I read posts here that call different things, "harmful to humanity." Others call something, "good" or "bad" or "evil."
A very simple question, who gets to decide the definition of "harmful to humanity" and what is there critieria? The same for "good," "bad," and "evil?" These are not material terms. If everything is material isn't there just "is" and not these moral declarations if one is being thoroughly atheist?
Help me understand your position so I am fair and honest about the views. Thanks.
RE: "Mine. :D"
That explains far more than I care to know --
And you remain incapable of a discussion on the difference between satiation and balanced nutrition. This is because your ideas are not your own and the gurus you follow haven't provided you with an appropriate apologetic for this particular pitfall of your radical dietary regime.
Perhaps one day someone in the priestly class of vegans will create an appropriate apology for this pitfall, one which a devotee such as yourself can cut and paste - but until then you remain unarmed for this discussion.
Just wanted to say that I really liked this response- lines up surprisingly well with my own thoughts on morality. However, I also think that although we seem to share this view on morality, some others would not. Witnessing or knowing about human suffering does not bother some the way it does us, and so there values may differ greatly. It's difficult to answer what drives my desire to end human suffering (including fear, etc)- but in the end I think it is still a "selfish" thing. If I am completely unaware of suffering, it doesn't bother me- for how could it? I think that the empathy I feel is a product of an evolved brain that best preserves the species by being motivated to protect the other individuals and help them thrive.
Is the only offence of a child rapist / killer that they threaten the security of an individual and of society. Or is what they do morally reprehensible? If there was a society who decided it was right and good and not morally wrong, would it then not be so?
If there was a society who decided it was right and good and not morally wrong, would it then not be so?
This question can be posed conversely: If there was a society god who decided it was right and good and not morally wrong, would it then not be so?
Amen! It's the capriciousness of god's so-called morality that really gets me.
If children could grow up living well balanced lives, without need of therapy, after being sexualized at a pre-pubescent age then child molesters wouldn't be a problem at all, would they?
"Your right to swing your fist, stops just short of my nose." - metaphorically at least, that concept, necessary for the survival of our species, was probably the first precept on the road to establishing a moral code for Humans, living together in a mutually beneficial society (which could include any gathering of two or more members). The Human moral code was built, brick by brick, over eons, based on what worked, and what didn't.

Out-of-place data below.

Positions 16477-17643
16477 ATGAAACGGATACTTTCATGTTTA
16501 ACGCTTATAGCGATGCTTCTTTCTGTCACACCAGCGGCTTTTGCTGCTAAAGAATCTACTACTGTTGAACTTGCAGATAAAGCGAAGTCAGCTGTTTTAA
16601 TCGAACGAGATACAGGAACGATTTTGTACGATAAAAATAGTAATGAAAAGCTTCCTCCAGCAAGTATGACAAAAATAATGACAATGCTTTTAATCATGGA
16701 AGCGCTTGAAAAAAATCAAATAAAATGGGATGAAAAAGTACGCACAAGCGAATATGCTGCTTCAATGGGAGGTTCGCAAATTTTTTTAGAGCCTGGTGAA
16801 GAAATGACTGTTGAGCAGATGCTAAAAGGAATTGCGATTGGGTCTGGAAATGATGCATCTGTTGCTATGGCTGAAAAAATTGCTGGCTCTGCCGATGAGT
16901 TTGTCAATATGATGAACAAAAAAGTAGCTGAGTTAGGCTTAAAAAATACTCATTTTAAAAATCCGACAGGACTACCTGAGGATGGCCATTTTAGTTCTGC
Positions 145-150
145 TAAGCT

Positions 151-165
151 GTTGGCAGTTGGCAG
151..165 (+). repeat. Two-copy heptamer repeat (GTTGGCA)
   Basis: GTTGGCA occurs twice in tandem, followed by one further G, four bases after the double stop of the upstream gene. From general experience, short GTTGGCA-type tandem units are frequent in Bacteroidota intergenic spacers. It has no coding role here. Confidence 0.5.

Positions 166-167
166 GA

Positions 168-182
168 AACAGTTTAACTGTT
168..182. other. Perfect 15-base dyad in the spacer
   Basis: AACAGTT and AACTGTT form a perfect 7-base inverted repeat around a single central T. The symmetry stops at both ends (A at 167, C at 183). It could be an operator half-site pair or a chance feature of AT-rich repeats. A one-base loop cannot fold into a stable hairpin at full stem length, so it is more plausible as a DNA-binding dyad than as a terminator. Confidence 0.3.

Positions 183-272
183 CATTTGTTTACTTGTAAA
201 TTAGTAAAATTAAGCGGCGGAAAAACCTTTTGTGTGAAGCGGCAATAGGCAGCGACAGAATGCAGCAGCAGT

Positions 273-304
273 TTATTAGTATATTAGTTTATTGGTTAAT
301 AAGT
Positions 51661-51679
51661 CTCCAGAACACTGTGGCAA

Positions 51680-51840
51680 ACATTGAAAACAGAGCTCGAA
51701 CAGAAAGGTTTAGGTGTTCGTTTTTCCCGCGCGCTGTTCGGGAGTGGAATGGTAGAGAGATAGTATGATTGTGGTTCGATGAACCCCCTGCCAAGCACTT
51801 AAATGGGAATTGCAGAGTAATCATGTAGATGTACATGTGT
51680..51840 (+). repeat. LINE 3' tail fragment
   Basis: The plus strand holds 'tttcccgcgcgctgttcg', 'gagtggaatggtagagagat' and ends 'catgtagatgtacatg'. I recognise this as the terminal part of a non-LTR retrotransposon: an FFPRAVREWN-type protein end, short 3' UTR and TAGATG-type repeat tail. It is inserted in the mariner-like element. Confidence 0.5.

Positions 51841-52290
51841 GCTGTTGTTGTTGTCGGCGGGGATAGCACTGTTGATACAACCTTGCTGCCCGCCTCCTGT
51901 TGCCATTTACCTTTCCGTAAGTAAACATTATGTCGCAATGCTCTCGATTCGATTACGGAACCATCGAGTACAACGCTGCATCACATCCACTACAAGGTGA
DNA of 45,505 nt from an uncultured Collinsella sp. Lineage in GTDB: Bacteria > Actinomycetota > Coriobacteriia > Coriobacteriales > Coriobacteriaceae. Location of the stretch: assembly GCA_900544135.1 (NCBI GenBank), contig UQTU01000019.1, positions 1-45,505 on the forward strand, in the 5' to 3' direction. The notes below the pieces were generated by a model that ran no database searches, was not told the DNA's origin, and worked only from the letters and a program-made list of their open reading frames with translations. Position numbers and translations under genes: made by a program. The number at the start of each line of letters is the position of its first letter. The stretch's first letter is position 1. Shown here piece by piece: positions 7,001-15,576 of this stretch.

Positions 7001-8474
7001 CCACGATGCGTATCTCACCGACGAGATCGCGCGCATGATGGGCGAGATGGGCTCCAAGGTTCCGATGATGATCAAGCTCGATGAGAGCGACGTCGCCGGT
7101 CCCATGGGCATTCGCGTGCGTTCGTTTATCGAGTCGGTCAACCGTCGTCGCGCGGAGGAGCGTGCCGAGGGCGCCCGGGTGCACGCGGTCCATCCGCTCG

Had the Bible been written as a "Self-Help" Book, and all mention of magical, invisible entities omitted, like most Human endeavors, it would have contained some beneficial information, and some, not so much, but the introduction of fear into the formula, fear of what would happen if these precepts were not followed, while at first proved very effective among an ignorant population, ultimately provided the grounds for its own downfall as we Humans became more knowledgeable about the world around us and the way it worked.
Newton, for example, considered by most to have been the Grandfather of astrophysics, and who turned the world around from the Aristotelian thinking that had prevailed for two millennia, was in fact, devoutly religious, and used his discoveries in physics, his principles of gravity and laws of motion, in an effort to prove that a god created and continued to provide maintenance for the Universe. For example, he realized that the orbits of the planets were irregular, and with time, would collide or their orbits decay, and he believed that god sent comets, with their slight gravitational tugs, to pull errant planets back into their proper orbits.
Ironically, Kant, LaGrange and Laplace, not having the myopic religious focus of Newton, were able to use Newton's own calculations to demonstrate that the Universe was in fact, quite self-sustaining, and in no need of a Magic Maintenance Man.
Knowledge, then, has become the torch that illuminates the Human mind and drives back the shadows where Magic Boogy-Men lurk - the moral judgments we make - right, wrong, good, bad, are entirely subjective, but based on a variety of factors, among those, past experience of what works, what doesn't, and what society will allow us to do without stopping us.